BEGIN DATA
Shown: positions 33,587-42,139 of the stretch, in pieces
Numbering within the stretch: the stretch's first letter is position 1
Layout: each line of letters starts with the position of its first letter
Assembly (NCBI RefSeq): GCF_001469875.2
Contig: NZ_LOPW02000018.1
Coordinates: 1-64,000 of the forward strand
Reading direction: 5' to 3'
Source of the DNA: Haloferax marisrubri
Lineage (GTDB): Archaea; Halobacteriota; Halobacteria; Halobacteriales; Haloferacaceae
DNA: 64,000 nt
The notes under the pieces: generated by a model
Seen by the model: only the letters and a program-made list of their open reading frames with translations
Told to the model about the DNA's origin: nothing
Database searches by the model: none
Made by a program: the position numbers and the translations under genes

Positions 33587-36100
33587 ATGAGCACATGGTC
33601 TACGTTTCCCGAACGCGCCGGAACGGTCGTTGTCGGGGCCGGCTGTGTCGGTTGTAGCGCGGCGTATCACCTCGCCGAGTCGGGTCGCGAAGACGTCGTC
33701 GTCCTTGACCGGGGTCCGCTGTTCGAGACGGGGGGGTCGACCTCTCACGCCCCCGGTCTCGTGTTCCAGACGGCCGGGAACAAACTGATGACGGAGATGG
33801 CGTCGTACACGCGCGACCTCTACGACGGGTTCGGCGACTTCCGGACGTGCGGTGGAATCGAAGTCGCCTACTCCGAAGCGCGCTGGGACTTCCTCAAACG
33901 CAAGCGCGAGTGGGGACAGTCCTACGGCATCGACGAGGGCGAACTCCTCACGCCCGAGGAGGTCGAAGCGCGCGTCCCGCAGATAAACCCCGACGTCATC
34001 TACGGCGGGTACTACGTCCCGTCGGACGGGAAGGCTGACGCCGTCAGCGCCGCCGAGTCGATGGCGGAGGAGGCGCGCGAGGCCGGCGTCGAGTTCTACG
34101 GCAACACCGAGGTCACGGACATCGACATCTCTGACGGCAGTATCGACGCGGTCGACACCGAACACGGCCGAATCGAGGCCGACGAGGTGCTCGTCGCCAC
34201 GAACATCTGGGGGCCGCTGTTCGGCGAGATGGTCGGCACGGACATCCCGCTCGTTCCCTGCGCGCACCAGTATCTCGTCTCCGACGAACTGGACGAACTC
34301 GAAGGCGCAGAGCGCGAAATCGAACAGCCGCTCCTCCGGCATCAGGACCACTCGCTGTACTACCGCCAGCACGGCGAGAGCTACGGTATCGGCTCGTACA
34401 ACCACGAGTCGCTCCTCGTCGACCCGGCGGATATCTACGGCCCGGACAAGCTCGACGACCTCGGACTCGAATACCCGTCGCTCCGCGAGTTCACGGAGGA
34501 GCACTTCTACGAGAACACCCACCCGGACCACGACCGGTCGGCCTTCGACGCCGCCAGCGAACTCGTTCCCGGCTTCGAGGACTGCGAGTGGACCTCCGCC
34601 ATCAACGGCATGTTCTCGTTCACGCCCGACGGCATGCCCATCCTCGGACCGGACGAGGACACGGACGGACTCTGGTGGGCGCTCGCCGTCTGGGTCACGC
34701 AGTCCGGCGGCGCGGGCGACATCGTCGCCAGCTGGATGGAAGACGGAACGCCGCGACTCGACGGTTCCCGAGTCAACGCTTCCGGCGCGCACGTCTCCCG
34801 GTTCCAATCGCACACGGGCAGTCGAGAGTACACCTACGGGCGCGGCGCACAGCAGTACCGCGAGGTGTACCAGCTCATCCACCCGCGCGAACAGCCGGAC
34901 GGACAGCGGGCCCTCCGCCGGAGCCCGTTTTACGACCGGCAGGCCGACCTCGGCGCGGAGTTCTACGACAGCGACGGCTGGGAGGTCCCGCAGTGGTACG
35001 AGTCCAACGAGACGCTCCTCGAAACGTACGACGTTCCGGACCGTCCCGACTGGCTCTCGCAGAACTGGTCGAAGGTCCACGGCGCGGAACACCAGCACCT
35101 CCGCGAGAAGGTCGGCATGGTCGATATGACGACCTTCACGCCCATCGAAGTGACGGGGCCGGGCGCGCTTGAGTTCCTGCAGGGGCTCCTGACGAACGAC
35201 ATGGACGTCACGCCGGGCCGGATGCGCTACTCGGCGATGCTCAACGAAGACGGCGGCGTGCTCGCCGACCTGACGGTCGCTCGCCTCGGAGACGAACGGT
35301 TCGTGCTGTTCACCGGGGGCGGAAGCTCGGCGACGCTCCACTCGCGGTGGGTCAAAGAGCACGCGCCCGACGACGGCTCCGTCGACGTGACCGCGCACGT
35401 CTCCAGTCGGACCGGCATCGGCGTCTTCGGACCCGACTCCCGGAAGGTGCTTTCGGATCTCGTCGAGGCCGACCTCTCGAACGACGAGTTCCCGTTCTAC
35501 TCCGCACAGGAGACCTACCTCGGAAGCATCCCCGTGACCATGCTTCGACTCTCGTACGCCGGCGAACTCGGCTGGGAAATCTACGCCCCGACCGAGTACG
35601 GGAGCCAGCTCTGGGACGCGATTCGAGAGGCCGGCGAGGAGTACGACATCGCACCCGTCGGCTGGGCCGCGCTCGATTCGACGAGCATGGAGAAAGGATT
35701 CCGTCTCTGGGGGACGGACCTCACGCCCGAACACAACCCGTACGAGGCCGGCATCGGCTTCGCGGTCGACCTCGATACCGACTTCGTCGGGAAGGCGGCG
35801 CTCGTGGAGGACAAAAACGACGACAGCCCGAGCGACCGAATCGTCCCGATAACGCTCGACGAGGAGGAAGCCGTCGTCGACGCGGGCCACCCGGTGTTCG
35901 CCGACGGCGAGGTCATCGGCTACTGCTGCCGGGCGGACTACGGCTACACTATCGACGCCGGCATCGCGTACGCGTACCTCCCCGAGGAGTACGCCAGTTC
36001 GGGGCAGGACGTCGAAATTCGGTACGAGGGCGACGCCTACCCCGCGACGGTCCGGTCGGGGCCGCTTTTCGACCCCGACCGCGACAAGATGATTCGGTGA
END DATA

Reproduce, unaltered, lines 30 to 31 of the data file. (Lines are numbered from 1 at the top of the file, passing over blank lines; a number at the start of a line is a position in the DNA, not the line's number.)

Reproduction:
34801 GTTCCAATCGCACACGGGCAGTCGAGAGTACACCTACGGGCGCGGCGCACAGCAGTACCGCGAGGTGTACCAGCTCATCCACCCGCGCGAACAGCCGGAC
34901 GGACAGCGGGCCCTCCGCCGGAGCCCGTTTTACGACCGGCAGGCCGACCTCGGCGCGGAGTTCTACGACAGCGACGGCTGGGAGGTCCCGCAGTGGTACG